The ten-player buyback in the match between T1 and PSG.LGD was one of the International highlights this year. Never, in the history of the biggest esports tournament, has so much gold been spent for no apparent gain, as even the end of the fight was inconclusive. This moment led to several interesting questions about the mechanics of buyback and today we would like to, perhaps not answer them outright, but rather think about and analyze them.
The history of buyback
Buyback as it is has been in the game for a very long time, probably based on the original Warcraft 3 hero resurrection mechanic. It didn’t take it’s modern shape until 6.70, where a Buyback timer was introduced. Prior to this change, most professional Dota 1 matches had hard carries having multiple buybacks at the ready come late game.
Buyback has changed multiple times since then. The timer went from four to eight minutes and an additional 25 second timer is now added to the next death.
On the way to its current, quite simple state, multiple experimental mechanics were also a part of buyback, such as gold earning debuffs or extra respawn timers, based off the remaining respawn timer at the time of buyback.
The cost for buyback was also calculated from in-game time and hero level, leading to a relatively constant increase in its cost as the game progressed.
All of the above was an attempt to keep buyback a viable choice, while also heavily disincentivizing it’s excessive usage. Buyback was meant to be an option not taken lightly.
Are buybacks underrated?
Something very interesting happened around 2019, when Open AI Five became available to practice against for the general public and a series of show matches were played. One, very interesting result of it was an increase in popularity of offensive buybacks and a general shift from thinking about buybacks as a last-resort mechanic.
Since then and, we believe, right now the Buyback is seen by professional players as a mechanic that can lead to an advantage and it doesn’t matter whether you use it when defending or attacking. With no gold earned restrictions and a fairly forgiving extra timer, it became something better teams leverage to use as an extra tool, not get-out-of-jail-free card.
The current state
Right now, with a high flat price of 200 gold and a Net Worth-based extra component, Buybacks are pricey at the start of the game and then become more and more so for cores, while staying relatively affordable for supports.
This isn’t a new development and it was this way for the last three Internationals. What it means for the game in general and for supports specifically, though, is that knowing when and how to use buybacks in the earlier stages of the game became a must-have skill.
This is a skill that can’t be developed without practice and Dota as a game is way too diverse to create an easy answer to when buyback is or isn’t necessary. That said, we urge everyone to keep it in mind next time they die in-game and focus not on why it happened and who is to blame, but rather on whether they can have a tangible impact on the game right here, right now.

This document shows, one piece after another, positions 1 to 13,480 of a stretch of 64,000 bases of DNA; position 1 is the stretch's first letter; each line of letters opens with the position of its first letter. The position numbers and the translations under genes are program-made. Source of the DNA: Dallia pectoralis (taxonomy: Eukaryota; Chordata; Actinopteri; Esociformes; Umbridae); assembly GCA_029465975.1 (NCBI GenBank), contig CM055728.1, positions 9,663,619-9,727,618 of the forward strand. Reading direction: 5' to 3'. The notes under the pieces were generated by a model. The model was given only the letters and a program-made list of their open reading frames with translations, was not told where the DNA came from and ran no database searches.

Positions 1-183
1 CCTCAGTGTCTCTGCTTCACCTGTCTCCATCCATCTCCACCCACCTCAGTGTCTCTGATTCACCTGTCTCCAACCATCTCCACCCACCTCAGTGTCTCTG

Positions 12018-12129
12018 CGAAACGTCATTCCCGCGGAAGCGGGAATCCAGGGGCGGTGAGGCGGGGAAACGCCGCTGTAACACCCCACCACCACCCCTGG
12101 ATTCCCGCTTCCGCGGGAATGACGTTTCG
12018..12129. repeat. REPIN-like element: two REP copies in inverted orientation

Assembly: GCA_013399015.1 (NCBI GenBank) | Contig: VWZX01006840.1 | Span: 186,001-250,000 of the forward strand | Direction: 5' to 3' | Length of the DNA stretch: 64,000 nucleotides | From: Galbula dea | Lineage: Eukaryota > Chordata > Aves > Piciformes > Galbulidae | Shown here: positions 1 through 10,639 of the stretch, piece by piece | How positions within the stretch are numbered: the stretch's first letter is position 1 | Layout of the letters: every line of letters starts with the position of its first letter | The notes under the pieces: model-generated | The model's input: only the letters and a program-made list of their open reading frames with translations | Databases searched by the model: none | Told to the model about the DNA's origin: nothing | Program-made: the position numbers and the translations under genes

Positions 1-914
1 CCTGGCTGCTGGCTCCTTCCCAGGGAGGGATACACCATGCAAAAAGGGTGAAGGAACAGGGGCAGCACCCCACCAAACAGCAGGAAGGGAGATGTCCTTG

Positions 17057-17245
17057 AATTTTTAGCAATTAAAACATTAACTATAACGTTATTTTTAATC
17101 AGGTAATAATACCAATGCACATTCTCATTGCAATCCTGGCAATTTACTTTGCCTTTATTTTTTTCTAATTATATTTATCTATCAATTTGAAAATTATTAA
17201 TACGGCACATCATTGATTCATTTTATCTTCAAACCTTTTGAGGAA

Are buybacks overrated?
Now, let’s look back at this clip from the Lower Bracket game between Team Spirit and Virtus.Pro.
Take note that TORONTOTOKYO is playing without Buyback and is engaging into an enemy position one carry with Aegis. In fact, if you were a fan of Team Spirit or were rooting for them for other reasons, you would notice how often either TORONTOTOKYO or Yatoro, or even both didn’t have buyback available.
While it is probably a very minor factor in why Team Spirit looked so convincing in their run, we believe it is a factor. Perhaps an evolution or perhaps a curveball thrown at an enemy: Team Spirit cores were seemingly always ahead or at least on par with enemy heroes.
The reason is simple. If a team is at a Net Worth deficit, but the enemy heroes are holding their gold for buyback, come teamfight, there is going to be a theoretical power level parity or depending on the stage of the game, even an advantage for the losing team.
If a team is at a Net Worth advantage, fully buys out while the enemy team holds buybacks, this Net Worth advantage is theoretically multiplied. This is one of the reasons for why Team Spirit made multiple Rampages during their run: Yatoro was not simply ahead of the enemy by what the Net Worth difference implied. He was ahead by this plus whatever assets the enemy held for buyback.
So buybacks are bad?
Far from it and we probably need one of those “don’t try at home” announcements. As mentioned previously, we encourage players, support players especially, to learn to use buybacks when it gives their team a tangible advantage in a teamfight and also leads to a potential objective afterwards.
But we also encourage all core players to have a look at Team Spirit replays and make a mental note of when, why and how to save for buybacks. In our opinion, saving for buyback without having a key item for dealing with an enemy who needs dealing with (e.g. Skadi/Shiva vs. Morphling) is a pretty common mistake. Being underpowered twice is oftentimes much worse than risking it all and being at full capacity in the right place, at the right time.